A few days ago the Italian newspaper La Repubblica published an article about the so-called Itanglish, complete with a list of the English words that Italians use most often while speaking Italian. The article is actually quite interesting, but it seems to be the usual article about language written by someone who is not a language expert. Despite quoting the opinions of people who do not seem alarmed by the increasing use of Anglicisms, it all looks hasted and superficial to me. In the meantime, as it often happens with this kind of articles, the tone is a tad sensationalistic and quite over the top:
An unfettered invasion […] English is contaminating us […] Italians betray home-bred words […] the contamination rides the wave of technology […]
I do not intend to give a lecture about the tone journalists should use, but it’s quite obvious that this pop-nationalism is not only at odds with the complex reality of language evolution, but it ends up making the article quite self-contradictory, as the informed people quoted say that
the spread of foreign terms is a phenomenon that needs to be acknowledged, not a negative one, and it is mostly limited to specific sectors
our language is not at stake: it does not die if it welcomes foreign words, because vocabulary is only its superficial structure, and a language is only under threat if its fundamental structures, like morphology and grammar, are altered.
Still, the ‘threat’ is really a phantom menace, given that without the alteration of the fundamental structures of classical Latin (changes in verb tenses, elimination of cases, and so on) we would not be speaking our beloved Italian. It is also quite irritating to find that the article does not avoid the kind of cheap pride that makes many of my compatriots sound very provincial, like when the article claims that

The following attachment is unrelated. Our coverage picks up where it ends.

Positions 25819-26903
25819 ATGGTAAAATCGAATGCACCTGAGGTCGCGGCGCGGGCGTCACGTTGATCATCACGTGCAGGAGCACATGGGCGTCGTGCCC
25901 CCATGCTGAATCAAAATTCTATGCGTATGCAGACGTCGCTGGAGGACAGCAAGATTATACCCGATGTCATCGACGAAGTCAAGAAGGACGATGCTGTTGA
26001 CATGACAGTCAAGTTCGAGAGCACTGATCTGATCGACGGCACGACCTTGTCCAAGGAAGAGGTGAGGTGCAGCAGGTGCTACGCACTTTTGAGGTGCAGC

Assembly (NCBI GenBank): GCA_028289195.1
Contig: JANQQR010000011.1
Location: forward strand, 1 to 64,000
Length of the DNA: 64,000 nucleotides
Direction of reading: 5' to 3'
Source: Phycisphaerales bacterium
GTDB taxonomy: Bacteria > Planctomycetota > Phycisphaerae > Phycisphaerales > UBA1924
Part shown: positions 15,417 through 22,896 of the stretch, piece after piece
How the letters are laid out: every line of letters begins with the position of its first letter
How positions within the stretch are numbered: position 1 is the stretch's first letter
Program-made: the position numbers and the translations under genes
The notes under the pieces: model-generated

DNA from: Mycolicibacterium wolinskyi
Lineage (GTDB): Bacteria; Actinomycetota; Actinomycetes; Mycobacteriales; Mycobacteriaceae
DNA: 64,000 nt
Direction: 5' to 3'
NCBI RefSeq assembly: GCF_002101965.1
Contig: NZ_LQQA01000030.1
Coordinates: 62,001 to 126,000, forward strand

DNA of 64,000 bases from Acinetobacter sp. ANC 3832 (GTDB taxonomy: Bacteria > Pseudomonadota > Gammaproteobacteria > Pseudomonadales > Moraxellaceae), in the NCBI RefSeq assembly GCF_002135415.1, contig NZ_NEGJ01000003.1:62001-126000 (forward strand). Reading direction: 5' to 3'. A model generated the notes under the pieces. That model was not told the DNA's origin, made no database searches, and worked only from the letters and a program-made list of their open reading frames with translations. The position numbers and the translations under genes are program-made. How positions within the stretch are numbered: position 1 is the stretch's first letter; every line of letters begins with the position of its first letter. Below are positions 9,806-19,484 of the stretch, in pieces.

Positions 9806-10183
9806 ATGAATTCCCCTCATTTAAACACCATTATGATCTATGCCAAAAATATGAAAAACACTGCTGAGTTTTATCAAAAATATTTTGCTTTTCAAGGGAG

50% of English words are of Romance origin
whereas there is non consensus among linguists on the issue, so it’s obviously a quite random number, and in the end it does not even matter.
The article is still an interesting quick read, that prompts some reflections. On the one hand, as a translator, I am often appalled by the mental laziness of people who borrow perfectly translatable terms, or expressions for which we already have an equivalent, like ‘week-end’ (‘fine settimana’, a new concept for people who used to get only the Sunday off, but which can be quickly and easily translated), ‘coffee break’ (‘pausa caffè’ is too hard, is it?), ‘fashion’ (‘moda’), ‘trend’ (‘tendenza’) and so on. And I just get nasty when I hear ‘wellness’ or ‘brand’ instead of ‘benessere’ and ‘marchio’. On the other hand, I never get tired of reminding purists that ‘contamination’ has always been, is, and will always be the engine of linguistic evolution, not just lexically, but also from a cultural perspective. After all, we are talking about the word smuggling that inspired this blog’s name, and about which (even if someone just doesn’t get it) I wrote and I will keep writing the sweetest words.